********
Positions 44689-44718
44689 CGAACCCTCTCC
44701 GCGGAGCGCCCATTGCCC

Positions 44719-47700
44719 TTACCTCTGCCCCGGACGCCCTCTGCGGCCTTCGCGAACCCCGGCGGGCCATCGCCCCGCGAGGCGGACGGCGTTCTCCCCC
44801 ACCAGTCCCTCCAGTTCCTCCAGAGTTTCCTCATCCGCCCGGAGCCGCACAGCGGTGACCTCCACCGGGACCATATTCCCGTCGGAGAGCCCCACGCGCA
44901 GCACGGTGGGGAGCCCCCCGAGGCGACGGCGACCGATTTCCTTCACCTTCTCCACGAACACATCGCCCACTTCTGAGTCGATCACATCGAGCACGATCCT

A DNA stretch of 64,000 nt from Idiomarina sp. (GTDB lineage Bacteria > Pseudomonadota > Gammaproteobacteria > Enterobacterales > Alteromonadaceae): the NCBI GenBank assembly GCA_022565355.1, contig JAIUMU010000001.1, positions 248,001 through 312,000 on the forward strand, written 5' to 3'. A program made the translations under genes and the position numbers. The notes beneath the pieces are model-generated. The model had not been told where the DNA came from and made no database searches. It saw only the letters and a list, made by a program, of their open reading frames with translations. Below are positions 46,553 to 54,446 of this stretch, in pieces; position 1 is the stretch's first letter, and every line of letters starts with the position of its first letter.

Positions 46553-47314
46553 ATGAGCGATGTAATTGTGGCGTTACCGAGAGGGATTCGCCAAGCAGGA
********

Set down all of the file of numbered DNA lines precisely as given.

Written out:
Positions 44689-44718
44689 CGAACCCTCTCC
44701 GCGGAGCGCCCATTGCCC

Positions 44719-47700
44719 TTACCTCTGCCCCGGACGCCCTCTGCGGCCTTCGCGAACCCCGGCGGGCCATCGCCCCGCGAGGCGGACGGCGTTCTCCCCC
44801 ACCAGTCCCTCCAGTTCCTCCAGAGTTTCCTCATCCGCCCGGAGCCGCACAGCGGTGACCTCCACCGGGACCATATTCCCGTCGGAGAGCCCCACGCGCA
44901 GCACGGTGGGGAGCCCCCCGAGGCGACGGCGACCGATTTCCTTCACCTTCTCCACGAACACATCGCCCACTTCTGAGTCGATCACATCGAGCACGATCCT

A DNA stretch of 64,000 nt from Idiomarina sp. (GTDB lineage Bacteria > Pseudomonadota > Gammaproteobacteria > Enterobacterales > Alteromonadaceae): the NCBI GenBank assembly GCA_022565355.1, contig JAIUMU010000001.1, positions 248,001 through 312,000 on the forward strand, written 5' to 3'. A program made the translations under genes and the position numbers. The notes beneath the pieces are model-generated. The model had not been told where the DNA came from and made no database searches. It saw only the letters and a list, made by a program, of their open reading frames with translations. Below are positions 46,553 to 54,446 of this stretch, in pieces; position 1 is the stretch's first letter, and every line of letters starts with the position of its first letter.

Positions 46553-47314
46553 ATGAGCGATGTAATTGTGGCGTTACCGAGAGGGATTCGCCAAGCAGGA